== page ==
Korean Nazarenes pioneer work in Mongolia

Gina Grate Pottenger
Wednesday, March 13, 2013

ImageSunny and Lisa Um, from South Korea, are the first Nazarene missionaries to Mongolia, officially opening the Nazarene work in that country on 25 May, 2012.

 
The people known as the Mongols, led by Ghengis Khan, conquered Eurasia and China, forming a vast empire that lasted a hundred years before it broke apart in the 14th century, and came under Chinese rule in the late 1600s.
 
Today, Mongolia is a country in Central Asia, north of China and sharing a border with Russia. The modern nation won its independence from Chinese rule in 1921 and installed a Communist government. In the 1990s, the country saw a peaceful democratic revolution, and is now governed by coalition government and a Parliament.
 
Religious freedom was granted in the constitution in 1992, according to the New York Times. About 60 percent of the 3 million people are Buddhist, and about 40 percent claim no religion, according to the U.S.’s CIA World Factbook (www.cia.gov). The Times reports that Shamanism is a growing religious movement.
 
The couple say that Mongolians are seeing expanding materialism, urbanization, shamanism and development of important resources. There are about 600 Protestant churches organized in the country, 300 of them formed through Korean missionaries like Sunny and Lisa, they said.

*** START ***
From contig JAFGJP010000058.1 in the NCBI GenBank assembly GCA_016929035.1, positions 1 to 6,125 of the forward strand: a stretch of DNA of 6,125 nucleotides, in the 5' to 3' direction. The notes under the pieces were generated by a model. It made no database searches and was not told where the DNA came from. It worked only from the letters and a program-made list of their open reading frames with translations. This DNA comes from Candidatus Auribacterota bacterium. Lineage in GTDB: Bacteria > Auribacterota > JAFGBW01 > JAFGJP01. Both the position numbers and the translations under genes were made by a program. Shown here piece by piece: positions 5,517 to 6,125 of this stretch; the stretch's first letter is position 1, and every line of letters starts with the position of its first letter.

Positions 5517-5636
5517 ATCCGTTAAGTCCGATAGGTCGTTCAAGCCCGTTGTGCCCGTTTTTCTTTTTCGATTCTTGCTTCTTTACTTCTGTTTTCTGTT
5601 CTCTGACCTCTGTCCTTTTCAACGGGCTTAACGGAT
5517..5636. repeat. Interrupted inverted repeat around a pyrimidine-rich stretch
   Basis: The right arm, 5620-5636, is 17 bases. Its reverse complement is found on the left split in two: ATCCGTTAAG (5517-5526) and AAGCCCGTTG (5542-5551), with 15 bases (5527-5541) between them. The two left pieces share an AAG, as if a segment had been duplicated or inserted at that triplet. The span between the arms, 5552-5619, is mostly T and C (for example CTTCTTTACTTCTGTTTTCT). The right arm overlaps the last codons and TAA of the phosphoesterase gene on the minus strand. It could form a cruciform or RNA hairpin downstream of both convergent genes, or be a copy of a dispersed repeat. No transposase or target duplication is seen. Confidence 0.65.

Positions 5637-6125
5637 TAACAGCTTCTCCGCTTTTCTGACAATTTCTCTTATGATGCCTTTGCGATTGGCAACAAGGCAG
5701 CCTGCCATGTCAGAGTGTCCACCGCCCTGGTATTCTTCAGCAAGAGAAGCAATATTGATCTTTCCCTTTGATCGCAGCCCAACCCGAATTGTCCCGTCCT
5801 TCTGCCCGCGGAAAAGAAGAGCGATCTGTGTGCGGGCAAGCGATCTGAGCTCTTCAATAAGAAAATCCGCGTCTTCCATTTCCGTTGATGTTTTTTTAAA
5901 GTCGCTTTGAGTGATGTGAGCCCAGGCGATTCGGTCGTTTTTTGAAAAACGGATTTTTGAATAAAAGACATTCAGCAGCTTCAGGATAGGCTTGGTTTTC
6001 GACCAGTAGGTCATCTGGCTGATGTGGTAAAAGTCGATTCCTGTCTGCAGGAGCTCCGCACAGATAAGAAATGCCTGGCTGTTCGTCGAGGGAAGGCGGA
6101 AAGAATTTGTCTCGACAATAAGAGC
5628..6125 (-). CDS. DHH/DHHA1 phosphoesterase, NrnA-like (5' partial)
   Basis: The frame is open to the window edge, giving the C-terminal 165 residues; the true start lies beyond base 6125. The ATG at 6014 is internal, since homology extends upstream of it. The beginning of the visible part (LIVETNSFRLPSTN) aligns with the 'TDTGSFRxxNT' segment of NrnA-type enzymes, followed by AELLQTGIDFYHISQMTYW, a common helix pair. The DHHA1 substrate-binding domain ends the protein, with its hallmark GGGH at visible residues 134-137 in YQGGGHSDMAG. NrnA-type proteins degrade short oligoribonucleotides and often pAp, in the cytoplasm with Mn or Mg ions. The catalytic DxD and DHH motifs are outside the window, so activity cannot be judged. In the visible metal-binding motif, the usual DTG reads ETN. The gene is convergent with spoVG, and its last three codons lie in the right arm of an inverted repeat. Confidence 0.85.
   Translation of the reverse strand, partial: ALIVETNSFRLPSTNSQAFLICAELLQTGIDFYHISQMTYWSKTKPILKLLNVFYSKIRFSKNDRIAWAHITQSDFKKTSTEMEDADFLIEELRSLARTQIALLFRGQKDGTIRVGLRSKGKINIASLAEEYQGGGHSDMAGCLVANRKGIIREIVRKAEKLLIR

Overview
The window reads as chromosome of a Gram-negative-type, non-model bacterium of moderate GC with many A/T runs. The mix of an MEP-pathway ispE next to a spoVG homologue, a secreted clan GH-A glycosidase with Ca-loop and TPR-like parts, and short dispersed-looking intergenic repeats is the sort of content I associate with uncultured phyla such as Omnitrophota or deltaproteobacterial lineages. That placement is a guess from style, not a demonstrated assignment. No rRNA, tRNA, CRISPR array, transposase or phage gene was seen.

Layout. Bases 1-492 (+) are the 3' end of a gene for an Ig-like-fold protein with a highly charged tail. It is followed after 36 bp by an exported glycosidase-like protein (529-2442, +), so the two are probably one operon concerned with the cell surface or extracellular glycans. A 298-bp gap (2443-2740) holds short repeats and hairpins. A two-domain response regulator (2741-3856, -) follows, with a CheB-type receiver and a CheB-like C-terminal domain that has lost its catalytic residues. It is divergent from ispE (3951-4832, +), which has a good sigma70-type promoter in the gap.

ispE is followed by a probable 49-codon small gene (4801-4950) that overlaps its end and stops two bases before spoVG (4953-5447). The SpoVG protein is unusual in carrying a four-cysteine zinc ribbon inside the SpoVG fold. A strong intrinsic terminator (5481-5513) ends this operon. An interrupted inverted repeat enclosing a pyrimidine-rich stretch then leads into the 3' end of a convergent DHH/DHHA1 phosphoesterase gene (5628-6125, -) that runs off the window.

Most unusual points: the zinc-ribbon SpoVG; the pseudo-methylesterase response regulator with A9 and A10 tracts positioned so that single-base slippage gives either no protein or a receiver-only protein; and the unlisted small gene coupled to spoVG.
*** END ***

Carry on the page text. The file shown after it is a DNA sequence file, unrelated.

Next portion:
For the past year, the missionaries have been living in Darkhan, the second largest city in Mongolia, where they have been learning the language, which, fortunately for them, is similar to Korean. They plan to start a Bible study in their home for people who are interested. Although they are the first Nazarenes in the country, they work closely with other Korean missionaries for mutual support.
 
“We need others because it is a lonely place,” they wrote. “We need a Nazarene family.”
 
ImageFortunately, two more Nazarenes are on their way. A couple will be coming soon as volunteers to work in a university in the capital city of Ulaanbaatar.
 
“They are Westerners and will have a harder time being accepted,” said the field strategy coordinator.
 
The decision to put them in this setting is because universities in Mongolia are often hubs of international activity and are more accepting of Westerners. The new missionaries will be able to teach English to eager students, as English teachers are in high demand there.
 
Pray for the new work in Mongolia and for Sunny and Lisa and the Western missionaries who are on their way. Specifically, pray that the missionaries will quickly learn the language and culture, that they will find local translators to help them communicate in the meantime, and that they can plant a new home church. Pray for God to bring people to their attention who are open to the good news about Jesus Christ and in whom the Holy Spirit is at work.